Kathy Santoro

Kathy Santoro in Marblehead, where she grew up. Her family still lives in the coastal town.

Rose Lincoln/Harvard Staff Photographer

Campus & Community

A table set for two

6 min read

It was crackers and Scrabble at the cottage and, later, dinnertime jokes at the care unit

Portraits of Loss

Kathy Santoro

A collection of stories and essays that illustrate the indelible mark left on our community by a pandemic that touched all our lives.

On March 11, at 7:30 at night, I texted my siblings because it had been exactly a year since I last saw my mother. She passed away last April 24 from COVID-19. Six weeks earlier on that first March 11, I’d visited my mother at her assisted living residence. I told her, “I’ll see you tomorrow, and I love you,” and she said, “I hope so.” And the next day, they shut the place down, and nobody could go see anyone.

I grew up in Marblehead, and my entire family is still in the area. After my father passed away in 2008, my mother downsized and moved into a tiny cottage — one of the oldest houses in Marblehead — next door to my house. She was very lonely and trying to keep herself busy, and she told me that she always looked forward to my father coming home from work at 5. So I thought: I can come home to her every night after work. I’d pull in my driveway, and she’d be waiting at the door. She’d go to her refrigerator, and she would have a little glass of wine with Saran Wrap on the top waiting there for me. She’d give me a little plate of some crackers and cheese or potato chips, and we would play Scrabble or other games. So I got into that routine with her.

Kathy and her mother enjoying nice weather.

Kathy Santoro (right) with her mother, Jane Norris Faulkner.

Courtesy of Kathy Santoro

As she got older, her memory declined, and eventually she moved to a nice facility nearby. It was on my way home from work at Harvard, so it was easy for me to stop by and sit with her and play Scrabble or do a jigsaw puzzle, kind of like we always had. Later, she moved to a memory-care unit at the facility so we didn’t do that as much. But sometimes I would get there at dinnertime, which was always fun, because there was another woman whose husband would come in, and he and I would get on our phones and we would read jokes for them. Mom and I would watch television together, and I’d hold her hand. It was always a peaceful part of my day and hopefully for her too. She was a very sweet person, so it wasn’t all that hard to spend time with her.

It was so isolating for the residents when the facility locked down, and it was so early in the pandemic that there were no set-ups for iPad visits or anything like that. She celebrated her 88th birthday on April 16, and on April 24 she passed away. At first she had a fever and didn’t feel well. They got her tested, and she was negative, but she didn’t get better. She got worse. Two days later they tested her again and sent her to the hospital, and she tested positive, so she must have had a false negative.

The day before she died, I called the floor nurse at the hospital to see if I could talk to my mother on the phone. I had the most incredible conversation with this person who said, “Your mother’s a lovely, beautiful, wonderful woman, and I’ve been with her, and I’ve held her hand.” I was just so grateful to this nurse for being there for her because I know that my mother did not like to be alone. Her facility had everyone in the entire building tested, and the National Guard came to do the testing. Fortunately, they identified the people who had tested positive, quarantined them, and nobody else got sick. As far as I know, my mother was the only person who died.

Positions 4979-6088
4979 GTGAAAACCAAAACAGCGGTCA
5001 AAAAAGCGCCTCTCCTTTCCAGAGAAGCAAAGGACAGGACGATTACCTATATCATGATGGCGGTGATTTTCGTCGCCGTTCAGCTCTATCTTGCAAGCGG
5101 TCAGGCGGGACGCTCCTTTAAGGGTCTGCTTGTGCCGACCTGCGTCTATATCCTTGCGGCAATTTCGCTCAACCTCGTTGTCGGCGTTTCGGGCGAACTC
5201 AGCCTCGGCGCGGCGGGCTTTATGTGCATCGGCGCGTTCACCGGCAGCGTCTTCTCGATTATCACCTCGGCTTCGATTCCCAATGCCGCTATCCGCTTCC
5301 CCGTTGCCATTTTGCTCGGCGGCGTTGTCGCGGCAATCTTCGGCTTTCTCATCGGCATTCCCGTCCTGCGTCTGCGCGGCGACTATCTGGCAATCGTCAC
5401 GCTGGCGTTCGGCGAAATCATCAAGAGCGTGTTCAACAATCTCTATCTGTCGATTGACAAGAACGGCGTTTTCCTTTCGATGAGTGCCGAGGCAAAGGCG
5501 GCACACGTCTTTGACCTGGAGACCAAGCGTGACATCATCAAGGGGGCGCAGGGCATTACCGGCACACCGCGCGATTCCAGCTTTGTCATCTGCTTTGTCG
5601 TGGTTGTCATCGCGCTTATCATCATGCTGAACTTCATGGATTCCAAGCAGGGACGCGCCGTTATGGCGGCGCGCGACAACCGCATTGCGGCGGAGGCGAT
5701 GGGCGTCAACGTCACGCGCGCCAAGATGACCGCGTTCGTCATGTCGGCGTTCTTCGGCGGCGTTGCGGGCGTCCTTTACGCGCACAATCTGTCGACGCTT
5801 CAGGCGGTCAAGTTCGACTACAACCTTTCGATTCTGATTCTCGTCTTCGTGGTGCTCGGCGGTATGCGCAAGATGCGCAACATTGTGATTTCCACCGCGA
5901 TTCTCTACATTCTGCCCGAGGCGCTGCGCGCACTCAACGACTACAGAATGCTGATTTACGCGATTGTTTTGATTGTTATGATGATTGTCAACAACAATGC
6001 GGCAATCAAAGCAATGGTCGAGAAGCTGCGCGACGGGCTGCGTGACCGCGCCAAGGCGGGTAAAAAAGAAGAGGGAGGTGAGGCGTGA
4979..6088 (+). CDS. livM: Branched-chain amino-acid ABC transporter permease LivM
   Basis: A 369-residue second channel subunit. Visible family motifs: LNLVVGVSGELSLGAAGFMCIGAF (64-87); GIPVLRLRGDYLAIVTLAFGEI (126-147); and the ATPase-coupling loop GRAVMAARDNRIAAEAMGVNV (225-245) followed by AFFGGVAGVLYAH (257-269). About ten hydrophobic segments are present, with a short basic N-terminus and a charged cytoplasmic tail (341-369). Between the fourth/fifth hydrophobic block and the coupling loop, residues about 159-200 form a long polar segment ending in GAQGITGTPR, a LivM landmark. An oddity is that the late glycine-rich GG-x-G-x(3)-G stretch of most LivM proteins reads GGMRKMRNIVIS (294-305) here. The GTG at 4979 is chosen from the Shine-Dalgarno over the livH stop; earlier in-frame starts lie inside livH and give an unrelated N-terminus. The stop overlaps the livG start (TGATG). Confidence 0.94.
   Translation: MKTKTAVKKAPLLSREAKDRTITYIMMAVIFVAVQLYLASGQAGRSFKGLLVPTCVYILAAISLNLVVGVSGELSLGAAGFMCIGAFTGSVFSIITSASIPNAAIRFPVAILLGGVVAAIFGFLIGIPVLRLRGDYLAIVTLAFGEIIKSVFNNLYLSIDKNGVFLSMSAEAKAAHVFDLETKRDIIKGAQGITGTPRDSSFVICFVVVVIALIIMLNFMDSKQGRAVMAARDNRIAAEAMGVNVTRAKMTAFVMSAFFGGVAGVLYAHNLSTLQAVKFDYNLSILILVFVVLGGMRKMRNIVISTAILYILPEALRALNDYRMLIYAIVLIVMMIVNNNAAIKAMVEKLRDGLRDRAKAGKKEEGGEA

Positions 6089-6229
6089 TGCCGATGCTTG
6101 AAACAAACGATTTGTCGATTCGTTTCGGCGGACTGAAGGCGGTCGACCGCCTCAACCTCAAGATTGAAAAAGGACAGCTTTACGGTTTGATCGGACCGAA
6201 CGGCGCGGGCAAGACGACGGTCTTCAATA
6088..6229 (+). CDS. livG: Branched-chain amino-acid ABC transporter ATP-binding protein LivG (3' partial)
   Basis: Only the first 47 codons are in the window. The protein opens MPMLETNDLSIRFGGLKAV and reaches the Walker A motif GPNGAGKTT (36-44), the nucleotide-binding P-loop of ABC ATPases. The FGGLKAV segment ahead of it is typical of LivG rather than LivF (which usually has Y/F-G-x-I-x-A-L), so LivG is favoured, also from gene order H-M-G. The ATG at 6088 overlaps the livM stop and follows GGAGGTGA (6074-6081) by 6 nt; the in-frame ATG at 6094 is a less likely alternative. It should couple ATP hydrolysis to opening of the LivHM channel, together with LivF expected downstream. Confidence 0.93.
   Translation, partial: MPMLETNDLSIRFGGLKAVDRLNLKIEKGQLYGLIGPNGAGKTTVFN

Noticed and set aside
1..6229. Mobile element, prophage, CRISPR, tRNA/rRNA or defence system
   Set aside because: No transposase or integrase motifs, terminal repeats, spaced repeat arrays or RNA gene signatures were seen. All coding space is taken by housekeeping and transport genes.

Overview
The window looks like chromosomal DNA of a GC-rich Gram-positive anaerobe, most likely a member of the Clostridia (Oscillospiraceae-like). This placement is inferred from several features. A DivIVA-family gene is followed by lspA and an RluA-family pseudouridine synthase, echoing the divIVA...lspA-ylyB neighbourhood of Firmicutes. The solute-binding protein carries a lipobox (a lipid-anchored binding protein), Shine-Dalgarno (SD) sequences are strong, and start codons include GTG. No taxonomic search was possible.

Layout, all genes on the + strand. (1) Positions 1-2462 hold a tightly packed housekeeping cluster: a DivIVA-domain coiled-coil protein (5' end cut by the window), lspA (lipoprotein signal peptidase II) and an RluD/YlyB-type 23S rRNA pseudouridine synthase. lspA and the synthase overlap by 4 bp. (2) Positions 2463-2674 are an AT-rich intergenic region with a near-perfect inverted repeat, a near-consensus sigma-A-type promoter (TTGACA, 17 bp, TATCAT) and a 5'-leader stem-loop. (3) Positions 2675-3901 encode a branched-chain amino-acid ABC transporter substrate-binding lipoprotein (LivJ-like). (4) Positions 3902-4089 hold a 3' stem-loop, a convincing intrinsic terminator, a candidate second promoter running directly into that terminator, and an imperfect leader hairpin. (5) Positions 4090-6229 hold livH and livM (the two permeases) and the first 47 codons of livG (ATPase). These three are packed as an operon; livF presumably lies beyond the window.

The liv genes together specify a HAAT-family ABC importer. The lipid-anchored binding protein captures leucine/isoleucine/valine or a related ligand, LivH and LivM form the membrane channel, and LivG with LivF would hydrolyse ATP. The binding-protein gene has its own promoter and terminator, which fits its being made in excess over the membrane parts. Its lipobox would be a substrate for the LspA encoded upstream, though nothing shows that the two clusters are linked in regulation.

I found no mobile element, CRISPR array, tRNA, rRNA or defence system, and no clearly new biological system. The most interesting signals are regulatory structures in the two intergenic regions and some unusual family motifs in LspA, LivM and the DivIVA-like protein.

“I told her, ‘I’ll see you tomorrow, and I love you,’ and she said, ‘I hope so.’ And the next day, they shut the place down, and nobody could go see anyone.”

I didn’t know what to do when she was sick. I had all these Zoom meetings on my calendar for work, and I’d be in meetings with people talking about the virus, but I didn’t tell people that my mother had the virus because I didn’t want to freak people out. It was bad enough out there. I mentioned it to some people, and most of the time people would respond by telling me I should be with her. But I couldn’t be with her, so all I could do was just keep working. When I look back on it and I think about working through all of that, it was surreal. I don’t know any other way to describe it, because I was trying to digest the pandemic and have someone close to me die from it. It felt like a tidal wave.

For a few months, we had no obituary. We had no funeral. My family couldn’t convene together. We didn’t expect the pandemic to go on for so long, but eventually we decided we needed to have some closure, so in early fall we wrote an obituary and picked a date to have someone from my mother’s church meet us all at the cemetery. It was the first time my three siblings and I had been together like that in a long time. Then some of us had an outdoor lunch together overlooking Marblehead Harbor. That experience gave me back some sense of control, that I didn’t have to give up my life to this virus. I felt like with that service I reassured myself that I had done my duty as a good daughter.

When I reflect on this past year, I think about things like going back to campus, and what it will be like to drive home and not go by to see her. I think about how some of our pre-pandemic habits will return, but not all of them will.

— As told to Manisha Aggarwal-Schifellite

Kathy Santoro is the director of HR Programs and Operations for the Faculty of Arts and Sciences.